9. 9. • Provides project portfolio performance metrics Table 3 compares the proposed strategic PM role in the SAFe model to the traditional PM role. A strategic PM role in the SAFe model supports the portfolio organization. The transition of portfolio members to the lean and agile world is left to an external coach for support with the implementation of the new practice. A quarterly release-planning event (RPE) connects the portfolio organization business and architecture initiatives (epics) to the organization’s execution teams but does not evaluate the success or failure of the delivered products. Table 3: New strategic PM versus the traditional PM roles New Strategic PM—SAFe Traditional PM Role N/A The project portfolio manager role A gap exists between measuring the external factors that triggered the portfolio initiatives and the success of delivering a solution to satisfy the desired outcome. In the software industry, a narrow view is often taken to assume the solution delivered immediately satisfied the customer demand. However, the question of return on investment (ROI) goes unanswered. Imagine investing in your 401(k) and never evaluating the return on your investments. The strategic PM can assume the responsibilities of the traditional project portfolio manager role to capture business metrics and communicate status with business leaders. Enterprise solutions require business metrics even when transforming into a lean and agile world. The performance of an organization’s initiatives needs to be evaluated by looking at five drivers that include: • New business and architecture initiatives (epics) based on customer demands • Market competition response • Compliance demands • Internal innovations (business and/or architecture epics) • Financial market volatility The strategic PM plays a significant role providing information that enables business leaders to make decisions to select the appropriate business and architecture initiatives to fund. Leading PM The leading PM charts the future by anticipating and preventing issues that are potential impediments for the team. The role is key for leading organizational change management activities that enable cross- functional teams to adapt to the changes in the working environment. The changes can be as follows: • New features introduced based on customer demands • Market competition response • Compliance demands • Internal innovations • Financial market volatility Figure 5 illustrates the portfolio level of the organization with the leading PM participating as a servant leader. © 2014 Dave Cornelius, DM, MBA, PMP, PMI-ACP, CSP, SSBB Page 9 Originally published as a part of 2014 PMI Global Congress Proceedings–Phoenix, Arizona, USA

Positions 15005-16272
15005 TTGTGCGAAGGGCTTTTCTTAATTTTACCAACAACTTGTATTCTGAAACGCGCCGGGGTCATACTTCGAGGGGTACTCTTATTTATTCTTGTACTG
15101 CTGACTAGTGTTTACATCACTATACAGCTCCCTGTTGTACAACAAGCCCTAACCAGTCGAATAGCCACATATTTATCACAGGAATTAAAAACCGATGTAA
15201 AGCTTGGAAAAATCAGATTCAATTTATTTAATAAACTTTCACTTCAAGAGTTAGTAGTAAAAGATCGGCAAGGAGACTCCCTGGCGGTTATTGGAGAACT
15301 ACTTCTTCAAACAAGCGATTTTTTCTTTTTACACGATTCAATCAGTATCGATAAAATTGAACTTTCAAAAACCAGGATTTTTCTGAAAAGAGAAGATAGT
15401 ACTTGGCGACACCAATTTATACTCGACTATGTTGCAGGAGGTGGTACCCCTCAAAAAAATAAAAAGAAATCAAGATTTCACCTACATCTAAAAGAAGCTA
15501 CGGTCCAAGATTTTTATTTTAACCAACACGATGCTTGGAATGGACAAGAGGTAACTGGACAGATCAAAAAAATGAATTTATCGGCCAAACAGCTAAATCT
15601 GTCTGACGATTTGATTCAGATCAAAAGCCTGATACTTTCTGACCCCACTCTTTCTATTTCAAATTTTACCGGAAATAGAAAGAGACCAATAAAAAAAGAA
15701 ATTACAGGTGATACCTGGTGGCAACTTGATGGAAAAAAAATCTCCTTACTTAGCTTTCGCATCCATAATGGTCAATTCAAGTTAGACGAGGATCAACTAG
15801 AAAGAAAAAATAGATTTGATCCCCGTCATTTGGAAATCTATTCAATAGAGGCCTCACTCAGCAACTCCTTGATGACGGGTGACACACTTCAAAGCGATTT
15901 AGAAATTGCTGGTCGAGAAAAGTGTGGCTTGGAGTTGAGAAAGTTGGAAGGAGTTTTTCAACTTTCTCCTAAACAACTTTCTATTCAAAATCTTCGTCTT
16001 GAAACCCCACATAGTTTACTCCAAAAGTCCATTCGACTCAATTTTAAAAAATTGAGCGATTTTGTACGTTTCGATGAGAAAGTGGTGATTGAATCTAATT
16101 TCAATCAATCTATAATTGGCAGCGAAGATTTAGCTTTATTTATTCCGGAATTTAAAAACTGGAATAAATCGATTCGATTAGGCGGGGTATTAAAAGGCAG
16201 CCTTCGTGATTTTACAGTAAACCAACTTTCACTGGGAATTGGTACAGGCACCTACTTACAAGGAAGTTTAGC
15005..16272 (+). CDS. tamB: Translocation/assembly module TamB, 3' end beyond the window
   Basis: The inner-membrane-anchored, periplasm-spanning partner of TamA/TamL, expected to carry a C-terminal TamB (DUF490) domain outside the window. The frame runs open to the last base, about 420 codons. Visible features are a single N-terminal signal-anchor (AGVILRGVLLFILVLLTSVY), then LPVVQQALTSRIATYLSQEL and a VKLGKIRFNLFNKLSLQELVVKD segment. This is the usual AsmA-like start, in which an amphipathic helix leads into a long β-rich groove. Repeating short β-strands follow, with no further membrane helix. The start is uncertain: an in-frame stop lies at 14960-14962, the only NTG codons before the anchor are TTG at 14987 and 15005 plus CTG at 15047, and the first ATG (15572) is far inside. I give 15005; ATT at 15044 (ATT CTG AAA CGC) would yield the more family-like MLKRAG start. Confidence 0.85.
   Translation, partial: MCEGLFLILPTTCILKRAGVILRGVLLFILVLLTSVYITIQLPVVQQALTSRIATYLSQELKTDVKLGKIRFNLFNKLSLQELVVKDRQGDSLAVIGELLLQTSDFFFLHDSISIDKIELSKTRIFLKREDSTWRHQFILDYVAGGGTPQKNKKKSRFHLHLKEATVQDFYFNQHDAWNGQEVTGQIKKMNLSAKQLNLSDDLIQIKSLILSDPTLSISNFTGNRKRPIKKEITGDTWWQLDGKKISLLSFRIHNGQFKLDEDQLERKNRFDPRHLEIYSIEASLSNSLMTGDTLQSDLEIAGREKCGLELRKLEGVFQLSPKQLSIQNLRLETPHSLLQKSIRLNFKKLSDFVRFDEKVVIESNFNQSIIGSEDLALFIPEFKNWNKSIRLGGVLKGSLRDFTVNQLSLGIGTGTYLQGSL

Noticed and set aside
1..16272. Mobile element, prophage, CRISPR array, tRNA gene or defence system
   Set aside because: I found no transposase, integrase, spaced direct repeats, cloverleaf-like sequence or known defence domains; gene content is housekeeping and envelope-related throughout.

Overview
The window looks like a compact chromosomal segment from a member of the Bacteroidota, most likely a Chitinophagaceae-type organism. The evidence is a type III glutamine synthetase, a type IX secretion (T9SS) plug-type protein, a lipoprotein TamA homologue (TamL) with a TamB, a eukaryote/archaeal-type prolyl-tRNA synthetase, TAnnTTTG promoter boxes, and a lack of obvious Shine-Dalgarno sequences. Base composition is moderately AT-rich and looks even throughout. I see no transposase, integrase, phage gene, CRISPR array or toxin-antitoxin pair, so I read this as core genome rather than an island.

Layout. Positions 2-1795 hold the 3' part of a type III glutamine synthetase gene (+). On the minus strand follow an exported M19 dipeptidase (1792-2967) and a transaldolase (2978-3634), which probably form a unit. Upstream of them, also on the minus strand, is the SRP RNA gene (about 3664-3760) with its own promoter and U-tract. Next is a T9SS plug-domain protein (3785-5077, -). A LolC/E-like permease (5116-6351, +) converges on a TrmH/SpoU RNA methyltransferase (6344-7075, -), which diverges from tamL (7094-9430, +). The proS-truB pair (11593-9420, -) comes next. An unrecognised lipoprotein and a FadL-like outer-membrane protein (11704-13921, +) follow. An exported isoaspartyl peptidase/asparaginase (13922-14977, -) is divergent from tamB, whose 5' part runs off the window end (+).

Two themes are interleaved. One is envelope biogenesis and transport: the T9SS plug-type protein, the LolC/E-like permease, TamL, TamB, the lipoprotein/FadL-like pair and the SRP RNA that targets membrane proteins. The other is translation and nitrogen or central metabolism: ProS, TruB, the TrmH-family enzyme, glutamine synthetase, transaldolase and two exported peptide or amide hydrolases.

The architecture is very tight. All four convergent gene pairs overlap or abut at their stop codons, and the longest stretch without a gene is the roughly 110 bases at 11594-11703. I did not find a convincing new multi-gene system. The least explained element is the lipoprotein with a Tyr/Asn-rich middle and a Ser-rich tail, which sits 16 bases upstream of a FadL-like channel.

10. 10. ©2014 by Scaled Agile, Inc. (Reprinted with permission). Figure 5: SAFe program-level model In the lean and agile transformation, the SAFe model program level provides the leading PM with the most opportunities. The leading PM can participate in one of the following roles in the SAFe model: • Release Train Engineer–facilitates processes and programs for the agile release train (ART) by escalating impediments, managing risks, and coaching program-level continual improvement for maximum outcome • Release Manager–accountable for product release to market • Product Owner–accountable for prioritized work for the team • ScrumMaster (coach/facilitator)–accountable for team Scrum practice; enables the transition from non-agile practices to agile and lean thinking The four roles are responsible for connecting the execution teams’ output with the portfolio leadership initiatives. An important context is the relationship of the roles in the SAFe model to the traditional PMI model. Table 4 provides a cross-reference of the leading PM roles in the SAFe and traditional PMI model. Table 4: New leading PM versus traditional PM roles Roles the Lagging PM Assumes in SAFe Traditional PM Roles Release Train Engineer This role can be mapped to a senior PM or program manager Release Manager The release manager function is part of the service management team Product Owner N/A Scrum Master (Coach/Facilitator) N/A Lagging PM The lagging PM explains the team’s execution or past performance through metrics, charts, and reports. The metrics include: • Planned versus actual story points • Team velocity trends over a three-or-more sprint timeframe • Financial trends • Number of defects outstanding © 2014 Dave Cornelius, DM, MBA, PMP, PMI-ACP, CSP, SSBB Page 10 Originally published as a part of 2014 PMI Global Congress Proceedings–Phoenix, Arizona, USA